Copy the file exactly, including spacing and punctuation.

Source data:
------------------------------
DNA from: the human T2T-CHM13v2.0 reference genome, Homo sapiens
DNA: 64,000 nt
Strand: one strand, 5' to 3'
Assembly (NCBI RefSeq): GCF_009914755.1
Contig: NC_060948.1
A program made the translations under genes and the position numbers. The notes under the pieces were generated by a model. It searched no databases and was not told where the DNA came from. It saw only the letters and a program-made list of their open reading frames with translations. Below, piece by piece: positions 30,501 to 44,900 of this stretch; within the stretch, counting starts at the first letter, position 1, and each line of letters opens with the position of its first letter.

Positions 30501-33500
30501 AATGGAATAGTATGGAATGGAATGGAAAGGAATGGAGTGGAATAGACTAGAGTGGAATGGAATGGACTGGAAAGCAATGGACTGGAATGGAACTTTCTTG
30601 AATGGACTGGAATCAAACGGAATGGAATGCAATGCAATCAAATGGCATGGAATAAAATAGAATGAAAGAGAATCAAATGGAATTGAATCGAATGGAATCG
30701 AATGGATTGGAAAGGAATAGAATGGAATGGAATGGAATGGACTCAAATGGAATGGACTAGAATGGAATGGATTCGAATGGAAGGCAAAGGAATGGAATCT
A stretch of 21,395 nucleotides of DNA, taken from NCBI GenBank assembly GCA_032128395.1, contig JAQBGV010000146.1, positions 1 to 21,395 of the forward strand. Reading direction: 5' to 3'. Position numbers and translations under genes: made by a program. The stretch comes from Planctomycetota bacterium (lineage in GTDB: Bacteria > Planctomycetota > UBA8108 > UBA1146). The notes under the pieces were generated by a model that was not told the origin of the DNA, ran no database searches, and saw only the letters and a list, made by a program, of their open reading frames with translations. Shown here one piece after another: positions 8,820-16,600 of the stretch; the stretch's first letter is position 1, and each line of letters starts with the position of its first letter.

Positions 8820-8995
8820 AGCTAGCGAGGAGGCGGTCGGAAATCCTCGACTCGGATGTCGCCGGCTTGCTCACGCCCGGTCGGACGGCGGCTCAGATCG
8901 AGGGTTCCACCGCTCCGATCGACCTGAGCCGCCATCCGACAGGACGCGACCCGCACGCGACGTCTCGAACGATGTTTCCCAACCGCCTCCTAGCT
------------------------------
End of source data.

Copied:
DNA from: the human T2T-CHM13v2.0 reference genome, Homo sapiens
DNA: 64,000 nt
Strand: one strand, 5' to 3'
Assembly (NCBI RefSeq): GCF_009914755.1
Contig: NC_060948.1
A program made the translations under genes and the position numbers. The notes under the pieces were generated by a model. It searched no databases and was not told where the DNA came from. It saw only the letters and a program-made list of their open reading frames with translations. Below, piece by piece: positions 30,501 to 44,900 of this stretch; within the stretch, counting starts at the first letter, position 1, and each line of letters opens with the position of its first letter.

Positions 30501-33500
30501 AATGGAATAGTATGGAATGGAATGGAAAGGAATGGAGTGGAATAGACTAGAGTGGAATGGAATGGACTGGAAAGCAATGGACTGGAATGGAACTTTCTTG
30601 AATGGACTGGAATCAAACGGAATGGAATGCAATGCAATCAAATGGCATGGAATAAAATAGAATGAAAGAGAATCAAATGGAATTGAATCGAATGGAATCG
30701 AATGGATTGGAAAGGAATAGAATGGAATGGAATGGAATGGACTCAAATGGAATGGACTAGAATGGAATGGATTCGAATGGAAGGCAAAGGAATGGAATCT
A stretch of 21,395 nucleotides of DNA, taken from NCBI GenBank assembly GCA_032128395.1, contig JAQBGV010000146.1, positions 1 to 21,395 of the forward strand. Reading direction: 5' to 3'. Position numbers and translations under genes: made by a program. The stretch comes from Planctomycetota bacterium (lineage in GTDB: Bacteria > Planctomycetota > UBA8108 > UBA1146). The notes under the pieces were generated by a model that was not told the origin of the DNA, ran no database searches, and saw only the letters and a list, made by a program, of their open reading frames with translations. Shown here one piece after another: positions 8,820-16,600 of the stretch; the stretch's first letter is position 1, and each line of letters starts with the position of its first letter.

Positions 8820-8995
8820 AGCTAGCGAGGAGGCGGTCGGAAATCCTCGACTCGGATGTCGCCGGCTTGCTCACGCCCGGTCGGACGGCGGCTCAGATCG
8901 AGGGTTCCACCGCTCCGATCGACCTGAGCCGCCATCCGACAGGACGCGACCCGCACGCGACGTCTCGAACGATGTTTCCCAACCGCCTCCTAGCT